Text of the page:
It is not the glorious beauty of a fading flower. It con-
tinues to increase ; it glows with a serener light ; it be-
comes the more complete and varied embodiment of a
holier joy, a purer love, and a sweeter peace. Its per-
fections must continue to increase to eternity.

All the qualities and forms of beauty are in heavenly
love, as all germs are in their seed. You have only to
cherish and cultivate them, which is to exercise them in
love towards the Lord and towards man. You have only
to live the life of them, and you will grow into their ap-
propriate forms, with more certainty than the seed grows
into the loveliness of the lily, or the acorn into the gran-
deur of the oak.

Why is not this an excellence and a glory worthy of
our thought and effort ? If physical beauty, which fades
and perishes so soon, lay within as easy reach as heavenly
beauty, which is fresh, perennial, and which will continue
to increase in perfection forever, we should all strive for
it ; multitudes would think no price too great to pay
for it.


We are becoming forms of heavenly beauty or of in-
fernal deformity every day. Whether we seek it or not,
every affection we exercise has its influence in moulding
our form ; every truth we learn enters into its composi-
tion ; every thought we think and every good deed we
do is the graver's tool which gives a new line of beauty,
or the painter's brush which adds a lovelier tint. Yes,
every gentle act leaves its gentleness in the hand that
performs it ; every noble deed leaves the imprint of its
nobility ; every heavenly purpose carried into effect com-
municates its fragrance and beauty as a Divine benediction
to the soul. Strength and beauty are in His sanctuary.


** The serpent beguiled me, and I did eaty — Genesis iii. 13.

T^HE problem to which I invite your attention has
excited the interest and baffled the ingenuity and
wisdom of the best men and the most profound thinkers
in past generations. From the point of view of the
Christian Church, its solution has been impossible without
involving the Divine character and purposes in many con-
tradictions and absurdities. I believe that the doctrines
of the New Church give us the principles necessary to
its solution, and teach us how to use them to attain the
result. I can hope, however, to do but little more than
to state the fundamental conditions of the problem, and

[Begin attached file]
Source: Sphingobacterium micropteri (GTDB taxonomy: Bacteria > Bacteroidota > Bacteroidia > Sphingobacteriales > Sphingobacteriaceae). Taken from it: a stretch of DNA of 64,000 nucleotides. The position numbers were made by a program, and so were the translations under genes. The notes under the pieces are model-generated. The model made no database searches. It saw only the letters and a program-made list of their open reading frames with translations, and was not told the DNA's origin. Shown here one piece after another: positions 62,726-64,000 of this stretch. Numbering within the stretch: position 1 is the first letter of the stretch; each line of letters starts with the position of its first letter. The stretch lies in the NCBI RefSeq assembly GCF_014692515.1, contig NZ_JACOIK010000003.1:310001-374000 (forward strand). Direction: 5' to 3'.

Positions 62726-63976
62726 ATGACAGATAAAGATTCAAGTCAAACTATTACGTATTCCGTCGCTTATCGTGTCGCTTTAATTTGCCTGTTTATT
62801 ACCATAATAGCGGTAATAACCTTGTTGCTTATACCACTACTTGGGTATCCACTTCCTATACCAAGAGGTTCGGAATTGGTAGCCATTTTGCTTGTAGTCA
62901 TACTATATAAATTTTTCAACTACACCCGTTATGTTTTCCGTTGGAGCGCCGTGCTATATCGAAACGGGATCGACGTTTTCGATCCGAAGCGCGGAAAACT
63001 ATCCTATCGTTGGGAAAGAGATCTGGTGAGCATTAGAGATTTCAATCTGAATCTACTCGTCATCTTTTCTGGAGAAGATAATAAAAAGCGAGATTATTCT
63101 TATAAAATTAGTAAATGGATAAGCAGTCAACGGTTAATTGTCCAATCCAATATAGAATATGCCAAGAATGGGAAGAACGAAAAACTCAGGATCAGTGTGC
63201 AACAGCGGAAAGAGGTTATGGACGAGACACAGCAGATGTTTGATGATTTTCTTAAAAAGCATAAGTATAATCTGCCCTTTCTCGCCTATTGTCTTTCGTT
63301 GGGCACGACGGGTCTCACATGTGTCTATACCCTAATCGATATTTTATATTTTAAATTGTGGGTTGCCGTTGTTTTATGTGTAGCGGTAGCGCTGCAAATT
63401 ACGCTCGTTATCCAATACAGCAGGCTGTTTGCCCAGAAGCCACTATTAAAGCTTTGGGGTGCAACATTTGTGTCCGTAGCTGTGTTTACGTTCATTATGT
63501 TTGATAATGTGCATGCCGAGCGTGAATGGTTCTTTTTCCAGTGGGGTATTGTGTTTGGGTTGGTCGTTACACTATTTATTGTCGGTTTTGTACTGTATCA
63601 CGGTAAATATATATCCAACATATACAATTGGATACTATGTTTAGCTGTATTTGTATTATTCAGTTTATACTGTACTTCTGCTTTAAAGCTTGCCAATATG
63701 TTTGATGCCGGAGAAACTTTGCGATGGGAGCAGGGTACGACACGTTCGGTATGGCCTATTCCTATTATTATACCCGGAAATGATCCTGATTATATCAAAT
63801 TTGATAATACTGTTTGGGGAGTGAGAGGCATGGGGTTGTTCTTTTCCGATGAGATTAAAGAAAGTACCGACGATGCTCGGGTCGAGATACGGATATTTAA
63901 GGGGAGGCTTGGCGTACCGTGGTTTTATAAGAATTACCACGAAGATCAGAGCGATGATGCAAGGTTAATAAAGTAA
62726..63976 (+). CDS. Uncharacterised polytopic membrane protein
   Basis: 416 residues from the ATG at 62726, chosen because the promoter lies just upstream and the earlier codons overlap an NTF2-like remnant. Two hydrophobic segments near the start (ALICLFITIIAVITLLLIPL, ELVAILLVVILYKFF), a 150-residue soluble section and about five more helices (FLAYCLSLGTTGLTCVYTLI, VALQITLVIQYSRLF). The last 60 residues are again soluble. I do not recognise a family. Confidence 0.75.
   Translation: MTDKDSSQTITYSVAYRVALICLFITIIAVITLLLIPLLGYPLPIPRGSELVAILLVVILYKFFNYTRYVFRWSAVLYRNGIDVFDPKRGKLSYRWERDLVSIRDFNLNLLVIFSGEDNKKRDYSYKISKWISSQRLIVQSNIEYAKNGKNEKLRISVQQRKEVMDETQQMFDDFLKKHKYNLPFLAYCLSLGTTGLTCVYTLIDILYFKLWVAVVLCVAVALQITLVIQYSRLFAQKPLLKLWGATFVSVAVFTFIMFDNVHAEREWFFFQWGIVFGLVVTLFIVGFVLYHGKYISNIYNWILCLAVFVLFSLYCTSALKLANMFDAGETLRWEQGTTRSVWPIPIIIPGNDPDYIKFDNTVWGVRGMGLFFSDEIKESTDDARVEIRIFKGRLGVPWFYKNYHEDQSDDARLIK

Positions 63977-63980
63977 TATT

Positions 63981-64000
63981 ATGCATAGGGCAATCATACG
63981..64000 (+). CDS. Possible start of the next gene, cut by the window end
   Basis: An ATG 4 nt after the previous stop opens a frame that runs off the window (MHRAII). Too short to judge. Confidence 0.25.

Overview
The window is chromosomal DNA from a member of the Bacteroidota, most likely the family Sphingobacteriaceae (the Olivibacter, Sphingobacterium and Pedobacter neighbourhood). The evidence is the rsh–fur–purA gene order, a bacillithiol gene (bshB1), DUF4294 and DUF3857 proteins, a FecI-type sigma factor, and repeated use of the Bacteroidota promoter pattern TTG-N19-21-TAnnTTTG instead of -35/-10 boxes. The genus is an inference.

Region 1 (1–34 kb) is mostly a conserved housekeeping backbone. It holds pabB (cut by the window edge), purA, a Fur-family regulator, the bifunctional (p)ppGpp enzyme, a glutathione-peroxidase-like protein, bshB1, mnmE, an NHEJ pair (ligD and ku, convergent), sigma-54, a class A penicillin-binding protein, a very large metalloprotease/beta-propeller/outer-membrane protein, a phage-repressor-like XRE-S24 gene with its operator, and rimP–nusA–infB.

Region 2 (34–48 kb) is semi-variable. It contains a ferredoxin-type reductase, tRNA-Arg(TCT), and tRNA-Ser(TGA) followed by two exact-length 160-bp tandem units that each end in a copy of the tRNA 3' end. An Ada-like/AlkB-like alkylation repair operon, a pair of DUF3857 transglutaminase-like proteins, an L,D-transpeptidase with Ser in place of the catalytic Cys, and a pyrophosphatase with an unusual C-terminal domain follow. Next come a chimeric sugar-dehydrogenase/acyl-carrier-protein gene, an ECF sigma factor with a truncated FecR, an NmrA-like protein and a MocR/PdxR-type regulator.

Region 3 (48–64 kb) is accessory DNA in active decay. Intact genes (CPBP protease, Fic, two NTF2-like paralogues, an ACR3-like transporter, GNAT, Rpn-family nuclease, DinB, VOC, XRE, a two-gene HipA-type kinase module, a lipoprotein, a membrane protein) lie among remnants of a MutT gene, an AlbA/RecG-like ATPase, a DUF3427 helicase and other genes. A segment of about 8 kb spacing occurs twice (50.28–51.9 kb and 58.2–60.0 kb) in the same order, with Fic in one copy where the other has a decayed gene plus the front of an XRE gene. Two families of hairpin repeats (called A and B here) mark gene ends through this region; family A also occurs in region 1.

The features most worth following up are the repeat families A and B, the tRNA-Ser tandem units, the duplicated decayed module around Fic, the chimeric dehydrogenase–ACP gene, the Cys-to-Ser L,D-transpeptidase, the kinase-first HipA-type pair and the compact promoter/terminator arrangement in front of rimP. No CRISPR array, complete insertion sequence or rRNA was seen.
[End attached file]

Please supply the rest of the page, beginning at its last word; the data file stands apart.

point out the direction in which we must look for its

First, it is essential to have a precise and clear idea of
what evil essentially is, for, if we have no exact knowl-
edge of the problem, we certainly cannot solve it. We
shall be working with materials which we do not under-
stand to produce an unknown result. Is evil a distinct
substance, form, or power in itself, acting in opposition to
good and tending to pervert and destroy it ? If so, it
must either be self-existent and eternal, or it must have
been created. If it was created, it must have been
created by the Lord, and then He must be the author of
both evil and good. This is the opinion held by many,
and the logic by which they are brought to this condu-
it 14* 161


sion seems clear and irrefragable, if you admit the defi-
nition and the premises.

But we cannot admit that there are two self-existent
and independent forces or substances or creators, for that
would be the admission that there are two Gods. Nor,
on the other hand, can we admit that the Lord created
evil, for that would be acting contrary to Himself. A
Being of infinite love and wisdom seeks to accomplish
certain ends, and for that purpose He creates the universe
and peoples it with intelligent human beings. Can we
suppose that at the same time and running all along-
parallel with it He creates a discordant power, that
tends to oppose and thwart His purposes of infinite love ;

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Online LibraryChauncey GilesProgress in spiritual knowledge → online text (page 11 of 26)